Tuesday, June 24, 2014

COP: Obama: We Should Be More Like Socialist France

Michael Schaus | Jun 24, 2014

Well, here’s the good news: We’re getting a clearer picture of how the Obama Administration would like to “fundamentally transform” America. And the bad news (you know how the whole “good news” thing works, right?) is that their newly transformed America would look a whole lot more like France. Now, I like a good cigarette and moules marinières as much as the next guy (unless, of course he’s French… then he might like it more) but, I’m not thrilled about living in the socialist-lite version of Europe’s paradise for workers.
While extolling the virtues of government-mandated minimum wage and vacation time, our Président decided it would be good to invoke the French worker as an idol to which Americans should aspire. According to Washington Examiner:
“Other countries know how to do this,” Obama said. “If France can figure this out, we can figure it out.”
Wow. I guess he’s seen the future; and the future works. Of course, the truth is a little less glamorous (and a little less snarky). It goes without saying that Americans can do anything that the French can do – and heck, we can probably even do it better.

But, really, do we want to compete with the French over who can be more socialist? I mean, they’ve had a lot more practice than we have. And, the truth is, France has been (economically speaking) a little bit of a let-down nowadays. For starters, our GDP is about six times that of France, despite the fact that our tax revenues barely double that of the socialist nation. Also, France just saw another GDP contraction (that’s a officially a “recession”), its unemployment rate has been hovering around 10 percent for two years, and there has been an exodus of wealthy entrepreneurs and philanthropists who have decided to scour the earth for a more economically inviting business climate.
In other words: The “worker’s paradise” of France is on the road to being the Detroit of Europe.
Besides, there are some pretty fundamental differences between American business expectations and those of European socialist states. Even Cadillac (ya know: the luxury line of Government Motors) understands that there is a foundational difference between good-old-fashioned Americanism and the paradise of François Hollande. (Seriously, check this article out… It will make you thrilled to be a hard working American.)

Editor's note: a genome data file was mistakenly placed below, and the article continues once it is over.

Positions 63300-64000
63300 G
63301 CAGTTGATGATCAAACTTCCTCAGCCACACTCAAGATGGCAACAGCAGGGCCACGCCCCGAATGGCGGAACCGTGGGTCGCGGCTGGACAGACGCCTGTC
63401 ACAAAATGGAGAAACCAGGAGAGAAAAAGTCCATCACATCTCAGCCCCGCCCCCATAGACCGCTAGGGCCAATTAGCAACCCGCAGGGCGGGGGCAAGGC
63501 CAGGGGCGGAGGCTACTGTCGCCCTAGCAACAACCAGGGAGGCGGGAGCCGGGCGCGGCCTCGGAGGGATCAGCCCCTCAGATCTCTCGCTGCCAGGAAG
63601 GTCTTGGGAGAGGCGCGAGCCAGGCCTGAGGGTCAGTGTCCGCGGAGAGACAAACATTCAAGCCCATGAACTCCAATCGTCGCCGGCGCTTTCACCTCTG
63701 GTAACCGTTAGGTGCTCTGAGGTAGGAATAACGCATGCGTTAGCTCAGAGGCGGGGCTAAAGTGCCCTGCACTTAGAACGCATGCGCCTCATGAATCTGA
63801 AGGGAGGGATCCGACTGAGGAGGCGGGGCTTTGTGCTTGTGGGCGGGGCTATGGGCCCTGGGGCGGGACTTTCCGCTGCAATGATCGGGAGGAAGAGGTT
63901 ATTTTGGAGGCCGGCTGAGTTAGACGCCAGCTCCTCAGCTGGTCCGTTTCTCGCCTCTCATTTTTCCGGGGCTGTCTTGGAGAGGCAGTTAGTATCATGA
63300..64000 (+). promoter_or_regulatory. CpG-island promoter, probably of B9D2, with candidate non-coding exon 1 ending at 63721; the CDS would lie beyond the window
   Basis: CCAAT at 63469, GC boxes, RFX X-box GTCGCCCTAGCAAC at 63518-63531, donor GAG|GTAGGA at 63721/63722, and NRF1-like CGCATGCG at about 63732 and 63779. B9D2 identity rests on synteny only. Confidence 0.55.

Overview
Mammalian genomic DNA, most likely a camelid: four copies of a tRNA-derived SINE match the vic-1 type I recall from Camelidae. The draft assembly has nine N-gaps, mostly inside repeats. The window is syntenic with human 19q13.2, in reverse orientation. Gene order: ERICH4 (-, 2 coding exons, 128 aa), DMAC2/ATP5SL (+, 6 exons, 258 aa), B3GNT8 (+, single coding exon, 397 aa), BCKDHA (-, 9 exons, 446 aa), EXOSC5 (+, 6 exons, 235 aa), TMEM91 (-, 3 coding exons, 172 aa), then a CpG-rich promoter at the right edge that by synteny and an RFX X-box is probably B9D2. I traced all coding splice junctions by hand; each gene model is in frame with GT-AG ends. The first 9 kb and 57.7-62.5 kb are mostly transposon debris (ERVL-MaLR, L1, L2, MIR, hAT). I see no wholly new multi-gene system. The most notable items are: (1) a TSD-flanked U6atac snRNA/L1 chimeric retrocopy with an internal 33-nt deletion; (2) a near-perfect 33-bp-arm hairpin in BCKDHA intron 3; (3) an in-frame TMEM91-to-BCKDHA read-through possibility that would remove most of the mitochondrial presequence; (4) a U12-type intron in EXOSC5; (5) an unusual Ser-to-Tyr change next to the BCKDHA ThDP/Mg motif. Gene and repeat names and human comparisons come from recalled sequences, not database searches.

France currently has some of the most “generous” labor requirements in the (non-bankrupt) civilized world. Full time employment is considered a mere 35 hour work-week; women receive 16 weeks of paid maternity leave; it’s almost easier to fire a Chicago teacher than an incompetent French employee; and they pretty much get the month of August off for holiday. Sounds great, right?
Of course, maybe we should think about how much productivity would suffer if worker’s hours were cut to meet the French-approved standards of the White House. Maybe our socialist-sympathizing comrades in DC don’t get it, but productivity actually does translate into prosperity. And prosperity tends to make the lives of the disadvantaged slightly more comfortable. After all, productivity tends to create all that wealth that socialists like to “spread around”.
Here’s the dirty little secret that our Président fails to understand: Worker benefits are not free… In fact, they cost a lot of money. And this price tag is not the burden of the employer, but the burden of consumers, employees, and productivity.
Then again, the Président wasn’t trying to craft a proposal that would actually put people to work, or solve America’s economic woes. He was merely pandering to the working class liberals that constitute his base of support.
Sure, French workers might get a month of vacation and enjoy daily two hour lunch breaks; but Americans can get more done by noon on Tuesday than half the nation of France can get done in a week. What Obama seems unable to comprehend is that the Socialist model for “worker’s rights” comes at a cost… And that cost is paid through higher prices, increased taxes, and an increasingly underperforming labor force.
And, if you don’t believe me, just look at Detroit. The French would have been proud of the UAW’s business demands… Of course, France is now slipping into an economic slump that closely resembles the crumbling ruins of motor city.
Besides, if we only worked 35 hours per week, I probably wouldn’t have had time to make fun of the French today. And, really, is that the kind of world in which we wish to live? N’est-ce pas?

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